From the Archives: ADL & the Civil Rights Act of 1964 – Part 1 » ADL Blogs
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July 2, 2014 0

From the Archives: ADL & the Civil Rights Act of 1964 – Part 1

News­pa­pers head­lined accu­sa­tions of police bru­tal­ity. Steel hel­mets became stan­dard daily equip­ment for police­men in a grow­ing net­work of cities besieged by riots … This was the long, hot sum­mer civil rights experts had warned against – a long, hot sum­mer that threat­ened to become the Amer­i­can year-round cli­mate. – ADL Bul­letin, Octo­ber 1964

President_Kennedy_addresses_nation_on_Civil_Rights,_11_June_1963

Pres­i­dent Kennedy addresses the nation on civil rights, June 11, 1963

It was in the midst of this “long, hot sum­mer” that Con­gress passed and Pres­i­dent John­son signed the Civil Rights Act of 1964, a sweep­ing bill that pro­hib­ited seg­re­ga­tion in pub­lic places and required deseg­re­ga­tion of pub­lic schools. A tumul­tuous period of debate and fil­i­buster in Con­gress was the last hur­dle in the long and ardu­ous process that pre­ceded its passage.

Com­mit­ted to fight­ing dis­crim­i­na­tion since its found­ing, ADL had sup­ported Con­gress’ pas­sage of the first fed­eral civil rights leg­is­la­tion in over eighty years, the Civil Rights Act of 1957. As plans for a new bill began to take shape, ADL joined a coali­tion of civil rights and reli­gious orga­ni­za­tions that fer­vently lob­bied leg­is­la­tors to pass it.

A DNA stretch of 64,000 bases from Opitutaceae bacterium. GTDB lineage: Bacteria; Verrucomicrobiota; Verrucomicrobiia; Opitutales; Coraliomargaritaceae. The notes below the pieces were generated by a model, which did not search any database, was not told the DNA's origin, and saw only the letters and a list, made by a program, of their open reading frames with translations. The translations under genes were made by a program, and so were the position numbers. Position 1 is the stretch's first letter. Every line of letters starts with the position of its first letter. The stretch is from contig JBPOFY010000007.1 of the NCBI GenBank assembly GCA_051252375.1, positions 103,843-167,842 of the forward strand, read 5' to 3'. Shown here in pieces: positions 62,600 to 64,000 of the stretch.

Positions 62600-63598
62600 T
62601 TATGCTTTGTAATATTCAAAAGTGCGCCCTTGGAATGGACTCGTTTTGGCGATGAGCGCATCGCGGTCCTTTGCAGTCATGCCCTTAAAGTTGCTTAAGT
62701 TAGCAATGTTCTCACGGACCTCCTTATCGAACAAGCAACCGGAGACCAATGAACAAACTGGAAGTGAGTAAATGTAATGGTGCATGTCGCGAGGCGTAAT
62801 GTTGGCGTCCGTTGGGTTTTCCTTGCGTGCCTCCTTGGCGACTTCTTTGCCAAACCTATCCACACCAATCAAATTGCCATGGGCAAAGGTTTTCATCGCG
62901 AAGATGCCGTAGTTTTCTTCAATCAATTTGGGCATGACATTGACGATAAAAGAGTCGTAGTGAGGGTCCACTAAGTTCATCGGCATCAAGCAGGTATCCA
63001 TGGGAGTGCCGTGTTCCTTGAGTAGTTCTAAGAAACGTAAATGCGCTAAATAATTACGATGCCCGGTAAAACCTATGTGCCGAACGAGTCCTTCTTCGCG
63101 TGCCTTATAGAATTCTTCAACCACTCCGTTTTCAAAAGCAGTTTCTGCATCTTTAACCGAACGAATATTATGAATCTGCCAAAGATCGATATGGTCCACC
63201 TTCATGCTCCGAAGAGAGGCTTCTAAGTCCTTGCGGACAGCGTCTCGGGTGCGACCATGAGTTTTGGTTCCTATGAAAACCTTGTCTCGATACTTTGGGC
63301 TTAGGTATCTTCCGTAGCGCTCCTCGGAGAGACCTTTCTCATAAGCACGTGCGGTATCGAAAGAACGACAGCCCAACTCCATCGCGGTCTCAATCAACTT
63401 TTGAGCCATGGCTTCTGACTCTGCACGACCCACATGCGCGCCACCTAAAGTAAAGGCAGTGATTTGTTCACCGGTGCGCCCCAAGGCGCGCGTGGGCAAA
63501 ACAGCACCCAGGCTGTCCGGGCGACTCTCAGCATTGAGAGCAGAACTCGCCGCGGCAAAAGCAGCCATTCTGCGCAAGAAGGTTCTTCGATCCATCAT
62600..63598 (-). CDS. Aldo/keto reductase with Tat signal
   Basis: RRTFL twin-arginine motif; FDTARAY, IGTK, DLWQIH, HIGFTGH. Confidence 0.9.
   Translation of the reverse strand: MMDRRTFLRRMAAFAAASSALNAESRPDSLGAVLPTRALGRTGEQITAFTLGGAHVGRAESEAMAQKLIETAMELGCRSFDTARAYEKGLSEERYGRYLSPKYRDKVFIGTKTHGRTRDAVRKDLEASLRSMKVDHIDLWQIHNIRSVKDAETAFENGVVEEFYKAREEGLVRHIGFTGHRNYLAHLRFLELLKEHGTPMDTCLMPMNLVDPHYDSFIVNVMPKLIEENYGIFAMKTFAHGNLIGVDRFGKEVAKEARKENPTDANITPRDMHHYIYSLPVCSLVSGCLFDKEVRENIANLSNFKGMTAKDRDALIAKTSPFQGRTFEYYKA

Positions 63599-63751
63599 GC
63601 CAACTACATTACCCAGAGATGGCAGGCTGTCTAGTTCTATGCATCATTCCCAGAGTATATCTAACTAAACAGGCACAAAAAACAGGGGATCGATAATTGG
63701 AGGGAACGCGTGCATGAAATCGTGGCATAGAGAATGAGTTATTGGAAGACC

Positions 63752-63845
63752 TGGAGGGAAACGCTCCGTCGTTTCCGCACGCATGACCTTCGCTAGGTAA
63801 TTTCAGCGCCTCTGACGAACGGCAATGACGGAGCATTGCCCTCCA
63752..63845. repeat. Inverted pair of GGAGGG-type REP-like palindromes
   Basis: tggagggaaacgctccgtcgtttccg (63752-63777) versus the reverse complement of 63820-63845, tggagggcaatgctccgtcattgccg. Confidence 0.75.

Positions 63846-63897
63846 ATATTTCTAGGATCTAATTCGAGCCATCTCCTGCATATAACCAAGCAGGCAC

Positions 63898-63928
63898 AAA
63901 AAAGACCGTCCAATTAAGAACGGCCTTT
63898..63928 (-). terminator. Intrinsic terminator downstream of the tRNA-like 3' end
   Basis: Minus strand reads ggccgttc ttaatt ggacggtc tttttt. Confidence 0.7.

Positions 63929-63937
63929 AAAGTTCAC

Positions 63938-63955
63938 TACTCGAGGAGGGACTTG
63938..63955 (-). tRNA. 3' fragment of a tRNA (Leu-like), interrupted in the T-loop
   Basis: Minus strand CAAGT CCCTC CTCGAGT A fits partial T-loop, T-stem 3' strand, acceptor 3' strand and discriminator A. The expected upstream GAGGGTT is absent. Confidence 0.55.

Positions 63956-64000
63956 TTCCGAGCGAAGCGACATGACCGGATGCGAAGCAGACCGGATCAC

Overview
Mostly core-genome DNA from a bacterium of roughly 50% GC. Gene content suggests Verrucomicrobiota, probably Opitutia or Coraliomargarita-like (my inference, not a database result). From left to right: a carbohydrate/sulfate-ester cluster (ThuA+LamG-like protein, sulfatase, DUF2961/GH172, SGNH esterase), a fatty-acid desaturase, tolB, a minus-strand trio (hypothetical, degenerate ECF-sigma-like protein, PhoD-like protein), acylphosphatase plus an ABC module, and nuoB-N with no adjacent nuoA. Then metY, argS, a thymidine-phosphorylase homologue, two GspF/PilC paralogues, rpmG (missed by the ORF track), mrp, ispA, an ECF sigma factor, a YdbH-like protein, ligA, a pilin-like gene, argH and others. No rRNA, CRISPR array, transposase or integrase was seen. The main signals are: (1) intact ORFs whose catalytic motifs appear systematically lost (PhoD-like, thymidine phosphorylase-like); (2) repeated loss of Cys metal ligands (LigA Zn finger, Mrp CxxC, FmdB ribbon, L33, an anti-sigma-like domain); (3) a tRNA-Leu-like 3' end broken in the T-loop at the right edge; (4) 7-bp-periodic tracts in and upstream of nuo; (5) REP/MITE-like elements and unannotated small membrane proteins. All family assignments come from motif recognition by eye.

On June 11, 1963, just two months after not­ing ADL’s “tire­less pur­suit of equal­ity of treat­ment for all Amer­i­cans” dur­ing his address at ADL’s 50th annual meet­ing, Pres­i­dent Kennedy addressed the day’s events, which included a dra­matic stand­off with Alabama Gov­er­nor George Wal­lace, and intro­duced the Civil Rights Act in a tele­vised speech. In a last ditch effort to pre­vent the deseg­re­ga­tion of the Uni­ver­sity of Alabama, Gov­er­nor Wal­lace placed him­self in the door of Fos­ter Audi­to­rium to block the enroll­ment of two African Amer­i­can stu­dents, Vivian Mal­one and James Hood. Gov­er­nor Wal­lace relented after a pres­i­den­tial procla­ma­tion com­manded him and any­one else “engaged in unlaw­ful obstruc­tions of jus­tice” to step aside, and Mal­one and Hood suc­cess­fully enrolled in the sum­mer session.

Over the course of that year Amer­i­cans wit­nessed increas­ing momen­tum in the civil rights move­ment and blood shed, includ­ing the assas­si­na­tion of Pres­i­dent Kennedy in November.

To be continued…